You planned to meet your friends for a cocktail or beer after work. Next thing you know, you're on your second or third drink and, even though you know you'll be feeling it in the morning, you can't seem to get yourself to go home. What gives?
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Some people have a harder time stopping at one drink than others. "It really depends on the person as well as who they're around. But it's common, and often instead of happy hour, it can turn into happy hours," says Lee Phillips, EdD, LCSW, a Washington, D.C.-based psychotherapist specializing in substance abuse.
Not being able to resist another drink doesn't necessarily mean you have an alcohol use problem. But overdoing it can leave you feeling lousy and have long-term consequences for your health.
So if you plan to stop at one drink, it's important to be able to actually follow through. Here's why that can be hard and what you can do to up your odds for success.
Why It's So Hard to Stop Drinking Once You Start
Alcohol has a direct effect on your brain, but oftentimes, there's a strong social component involved too. Together, the two can create a perfect storm where it becomes difficult to say no to a second or third drink.
1. Alcohol Affects Your Brain Function
Alcohol is a relaxant that interferes with the brain's communication pathways. In addition to slowing down your reaction time and making it harder to balance, it also disrupts your ability to make sound decisions, according to the National Institute on Alcohol Abuse and Alcoholism (NIAAA). It can also make you more impulsive.
As a result, you end up prioritizing your current needs and wants over your future ones, because at the moment, the current ones become your top priority. And that can make it really easy to order another round.
Even though you know you have to get up early to prep for a big presentation tomorrow or are trying to drink less in an effort to reach a healthier weight, to your booze-fueled brain, keeping the fun going right now seems way more important.
There's also the fact that alcohol's relaxing effects just make you feel good. If your days are super stressful or you struggle with feelings of anxiety or depression, getting a buzz can feel like getting a break, Phillips points out. And sometimes you might want that break to last a little longer.
Alcohol doesn't just affect your internal decision-making process. It also affects the way decisions are made among you and the other people you're drinking with, per November 2021 findings in Neuropsychopharmacology.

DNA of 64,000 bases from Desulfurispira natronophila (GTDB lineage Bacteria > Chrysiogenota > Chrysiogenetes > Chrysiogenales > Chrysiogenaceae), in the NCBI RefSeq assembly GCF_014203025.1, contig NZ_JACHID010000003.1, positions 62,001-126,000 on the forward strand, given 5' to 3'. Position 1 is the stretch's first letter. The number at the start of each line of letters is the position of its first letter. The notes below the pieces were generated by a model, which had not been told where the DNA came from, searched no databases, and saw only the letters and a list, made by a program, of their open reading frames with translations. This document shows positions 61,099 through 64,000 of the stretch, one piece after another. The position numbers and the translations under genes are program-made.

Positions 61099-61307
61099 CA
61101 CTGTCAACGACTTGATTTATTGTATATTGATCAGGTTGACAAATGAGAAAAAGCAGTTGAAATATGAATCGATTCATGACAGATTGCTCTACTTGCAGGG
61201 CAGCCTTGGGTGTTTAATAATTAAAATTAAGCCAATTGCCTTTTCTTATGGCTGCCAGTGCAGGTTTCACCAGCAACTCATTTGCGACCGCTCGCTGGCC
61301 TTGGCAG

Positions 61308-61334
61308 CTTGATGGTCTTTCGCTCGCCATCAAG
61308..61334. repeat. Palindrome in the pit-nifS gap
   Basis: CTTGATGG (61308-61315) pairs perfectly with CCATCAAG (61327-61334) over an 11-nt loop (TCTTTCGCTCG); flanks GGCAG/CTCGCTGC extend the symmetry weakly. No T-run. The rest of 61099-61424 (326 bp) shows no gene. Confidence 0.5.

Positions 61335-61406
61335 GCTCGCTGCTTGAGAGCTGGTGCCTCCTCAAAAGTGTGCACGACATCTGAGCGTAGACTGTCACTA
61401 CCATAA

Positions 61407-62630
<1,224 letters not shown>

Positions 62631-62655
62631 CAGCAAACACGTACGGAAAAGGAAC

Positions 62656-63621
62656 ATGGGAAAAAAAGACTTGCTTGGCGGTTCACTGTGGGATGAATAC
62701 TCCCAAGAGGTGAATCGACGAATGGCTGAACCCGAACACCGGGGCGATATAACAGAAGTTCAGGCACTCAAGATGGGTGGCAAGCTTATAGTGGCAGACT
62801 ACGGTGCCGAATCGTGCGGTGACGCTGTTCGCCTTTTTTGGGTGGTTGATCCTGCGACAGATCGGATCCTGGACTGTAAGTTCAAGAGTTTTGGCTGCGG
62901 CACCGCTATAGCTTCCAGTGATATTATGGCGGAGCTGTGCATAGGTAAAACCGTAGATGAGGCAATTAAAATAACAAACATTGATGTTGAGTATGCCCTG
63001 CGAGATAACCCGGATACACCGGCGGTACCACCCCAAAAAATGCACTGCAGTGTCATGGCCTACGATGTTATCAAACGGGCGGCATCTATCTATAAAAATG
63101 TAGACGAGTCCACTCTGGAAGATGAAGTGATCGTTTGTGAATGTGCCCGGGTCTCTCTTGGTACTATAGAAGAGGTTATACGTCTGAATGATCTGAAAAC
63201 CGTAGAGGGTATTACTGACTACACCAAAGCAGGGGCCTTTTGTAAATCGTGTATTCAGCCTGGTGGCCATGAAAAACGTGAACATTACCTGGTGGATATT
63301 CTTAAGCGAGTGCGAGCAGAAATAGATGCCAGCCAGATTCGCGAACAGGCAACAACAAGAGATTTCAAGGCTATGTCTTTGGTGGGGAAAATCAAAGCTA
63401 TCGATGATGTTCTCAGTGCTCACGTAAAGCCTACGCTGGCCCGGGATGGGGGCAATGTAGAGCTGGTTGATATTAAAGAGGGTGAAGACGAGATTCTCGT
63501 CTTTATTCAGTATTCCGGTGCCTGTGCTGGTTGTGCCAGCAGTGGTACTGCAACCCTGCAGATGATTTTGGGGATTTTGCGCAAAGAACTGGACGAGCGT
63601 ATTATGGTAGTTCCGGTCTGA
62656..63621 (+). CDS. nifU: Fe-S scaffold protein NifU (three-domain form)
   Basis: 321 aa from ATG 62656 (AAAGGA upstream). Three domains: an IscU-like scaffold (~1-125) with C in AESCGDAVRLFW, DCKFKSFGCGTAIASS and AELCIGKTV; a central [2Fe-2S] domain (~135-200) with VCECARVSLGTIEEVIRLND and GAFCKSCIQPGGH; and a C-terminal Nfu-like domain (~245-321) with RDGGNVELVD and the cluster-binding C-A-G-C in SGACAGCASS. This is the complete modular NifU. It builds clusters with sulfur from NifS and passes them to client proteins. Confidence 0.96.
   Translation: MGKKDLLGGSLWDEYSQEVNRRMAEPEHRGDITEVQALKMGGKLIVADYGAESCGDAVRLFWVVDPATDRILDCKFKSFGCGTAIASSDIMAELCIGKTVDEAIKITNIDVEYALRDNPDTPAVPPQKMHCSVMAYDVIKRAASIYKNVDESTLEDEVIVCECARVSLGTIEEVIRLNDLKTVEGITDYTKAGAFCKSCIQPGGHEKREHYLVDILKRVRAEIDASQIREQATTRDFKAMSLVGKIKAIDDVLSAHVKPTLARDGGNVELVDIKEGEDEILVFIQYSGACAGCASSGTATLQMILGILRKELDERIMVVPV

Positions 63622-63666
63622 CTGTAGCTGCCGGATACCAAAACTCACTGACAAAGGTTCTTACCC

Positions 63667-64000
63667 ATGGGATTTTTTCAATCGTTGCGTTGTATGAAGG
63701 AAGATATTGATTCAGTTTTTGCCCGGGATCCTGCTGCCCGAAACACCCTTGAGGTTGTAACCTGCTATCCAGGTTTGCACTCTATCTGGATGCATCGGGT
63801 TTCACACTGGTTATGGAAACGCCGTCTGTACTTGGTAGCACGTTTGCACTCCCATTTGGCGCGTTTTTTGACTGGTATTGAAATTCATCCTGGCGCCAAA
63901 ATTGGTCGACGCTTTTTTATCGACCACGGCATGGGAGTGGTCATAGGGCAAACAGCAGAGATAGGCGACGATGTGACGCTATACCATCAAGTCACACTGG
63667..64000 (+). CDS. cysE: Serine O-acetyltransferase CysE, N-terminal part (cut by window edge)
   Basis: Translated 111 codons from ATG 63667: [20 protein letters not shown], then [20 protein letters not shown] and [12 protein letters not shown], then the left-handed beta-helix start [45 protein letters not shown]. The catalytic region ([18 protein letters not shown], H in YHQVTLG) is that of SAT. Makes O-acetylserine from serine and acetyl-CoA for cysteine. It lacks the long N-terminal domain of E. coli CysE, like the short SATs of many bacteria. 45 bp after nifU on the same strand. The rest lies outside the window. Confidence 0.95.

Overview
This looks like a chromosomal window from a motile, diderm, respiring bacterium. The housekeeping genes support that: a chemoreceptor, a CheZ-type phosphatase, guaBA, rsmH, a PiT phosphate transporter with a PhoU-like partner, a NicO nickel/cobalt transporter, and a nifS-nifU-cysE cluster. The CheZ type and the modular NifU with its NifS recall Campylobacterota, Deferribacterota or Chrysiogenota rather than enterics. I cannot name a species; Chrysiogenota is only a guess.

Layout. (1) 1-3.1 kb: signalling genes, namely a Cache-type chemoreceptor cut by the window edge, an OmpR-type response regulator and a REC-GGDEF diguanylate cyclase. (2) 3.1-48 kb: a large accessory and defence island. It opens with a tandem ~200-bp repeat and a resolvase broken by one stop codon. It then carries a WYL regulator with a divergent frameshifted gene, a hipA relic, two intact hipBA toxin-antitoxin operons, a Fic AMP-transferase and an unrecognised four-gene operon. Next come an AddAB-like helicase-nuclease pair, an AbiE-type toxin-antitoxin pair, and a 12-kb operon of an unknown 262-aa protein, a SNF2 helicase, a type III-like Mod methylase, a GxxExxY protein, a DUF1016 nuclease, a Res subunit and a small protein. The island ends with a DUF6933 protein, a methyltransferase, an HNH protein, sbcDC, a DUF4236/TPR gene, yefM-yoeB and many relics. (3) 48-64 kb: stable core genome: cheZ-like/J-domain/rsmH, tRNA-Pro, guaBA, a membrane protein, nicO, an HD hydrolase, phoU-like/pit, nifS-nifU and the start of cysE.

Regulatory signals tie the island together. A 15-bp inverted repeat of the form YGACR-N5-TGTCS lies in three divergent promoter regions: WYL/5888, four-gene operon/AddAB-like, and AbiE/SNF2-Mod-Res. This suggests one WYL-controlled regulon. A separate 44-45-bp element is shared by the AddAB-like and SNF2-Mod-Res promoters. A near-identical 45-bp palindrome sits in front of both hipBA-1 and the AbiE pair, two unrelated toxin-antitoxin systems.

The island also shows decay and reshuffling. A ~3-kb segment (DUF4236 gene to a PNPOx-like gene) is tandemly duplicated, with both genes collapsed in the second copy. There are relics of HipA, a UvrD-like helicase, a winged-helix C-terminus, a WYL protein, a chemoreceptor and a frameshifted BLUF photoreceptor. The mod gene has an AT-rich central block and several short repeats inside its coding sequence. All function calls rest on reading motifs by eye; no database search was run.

If you and your friends are having a great time, you might be more prone to collectively decide to order a second pitcher of margaritas for everyone to share.
And even if you kind of do want to stop at just one drink, if your friends are up for another, there's a pretty good chance they'll want you to stick around. "Your friends might say, 'Just one more! We're having a great time!'" Phillips says. "And who doesn't want to have fun? You don't want to be the one to say 'No, it's time to go home.'"
How to Stop After One Drink
Sticking to your one drink limit can be hard, but it's doable. You'll have the most success when you take a multi-pronged approach where you find ways to hold yourself accountable while strategizing ways to say no, says Phillips.
Here's how to moderate your drinking:
- Make wellness a priority. Sometimes it's easier to follow a one-drink rule when it's part of a bigger health picture. Maybe in addition to only having one drink when you go out, you're also planning to exercise most days of the week, have salads for lunch and get eight hours of sleep at night. When you're thinking about your alcohol consumption in the context of your overall wellness mission, the decision to have or skip that second drink becomes more consequential.
- Set boundaries and stick with them. When you get together with friends for a drink, be up front about the fact that you're only going to have one. That might head off those pleas for a second round. But if not, be prepared to stand firm on your choice. You can say something like: "I know you're having fun and I'm having fun too. But I planned to have just one drink and I need to go home." If they're a true friend, they'll get it, Phillips says.
- Be nice to yourself. Just like everybody overdoes it with food sometimes, everybody sometimes drinks a little more than they planned to. That doesn't make you a bad person or mean you have a drinking problem, says Phillips. Just make sure you're able to get back on track next time you imbibe.
When to Get Help for Your Drinking
Occasionally having a second or third drink and waking up with a headache the next day probably isn't a big deal. But if your drinking is making it harder to fulfill your responsibilities at school or work, is affecting your relationships or has led to legal problems like getting tickets for drunk driving, you may have an alcohol use disorder, according to the Centers for Disease Control and Prevention (CDC).
"Those are all signs that people need help," Philips says.
Start by talking about your drinking with your primary care doctor. Together you can determine the best way to reduce your alcohol intake and protect your health.
Is this an emergency? If you are experiencing serious medical symptoms, please see the National Library of Medicine’s list of signs you need emergency medical attention or call 911.